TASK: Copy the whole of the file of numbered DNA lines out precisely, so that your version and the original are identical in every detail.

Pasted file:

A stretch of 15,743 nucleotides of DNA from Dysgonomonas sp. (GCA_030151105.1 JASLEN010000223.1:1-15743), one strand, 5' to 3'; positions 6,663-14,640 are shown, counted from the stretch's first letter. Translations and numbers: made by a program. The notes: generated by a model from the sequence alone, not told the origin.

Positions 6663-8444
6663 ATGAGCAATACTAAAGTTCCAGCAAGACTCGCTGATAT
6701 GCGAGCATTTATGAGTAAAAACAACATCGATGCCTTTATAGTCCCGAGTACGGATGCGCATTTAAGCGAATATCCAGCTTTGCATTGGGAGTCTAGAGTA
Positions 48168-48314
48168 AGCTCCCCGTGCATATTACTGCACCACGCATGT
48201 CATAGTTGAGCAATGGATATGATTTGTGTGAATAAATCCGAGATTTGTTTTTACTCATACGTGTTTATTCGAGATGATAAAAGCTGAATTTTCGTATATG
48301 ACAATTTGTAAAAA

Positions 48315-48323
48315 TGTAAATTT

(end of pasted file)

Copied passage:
A stretch of 15,743 nucleotides of DNA from Dysgonomonas sp. (GCA_030151105.1 JASLEN010000223.1:1-15743), one strand, 5' to 3'; positions 6,663-14,640 are shown, counted from the stretch's first letter. Translations and numbers: made by a program. The notes: generated by a model from the sequence alone, not told the origin.

Positions 6663-8444
6663 ATGAGCAATACTAAAGTTCCAGCAAGACTCGCTGATAT
6701 GCGAGCATTTATGAGTAAAAACAACATCGATGCCTTTATAGTCCCGAGTACGGATGCGCATTTAAGCGAATATCCAGCTTTGCATTGGGAGTCTAGAGTA
Positions 48168-48314
48168 AGCTCCCCGTGCATATTACTGCACCACGCATGT
48201 CATAGTTGAGCAATGGATATGATTTGTGTGAATAAATCCGAGATTTGTTTTTACTCATACGTGTTTATTCGAGATGATAAAAGCTGAATTTTCGTATATG
48301 ACAATTTGTAAAAA

Positions 48315-48323
48315 TGTAAATTT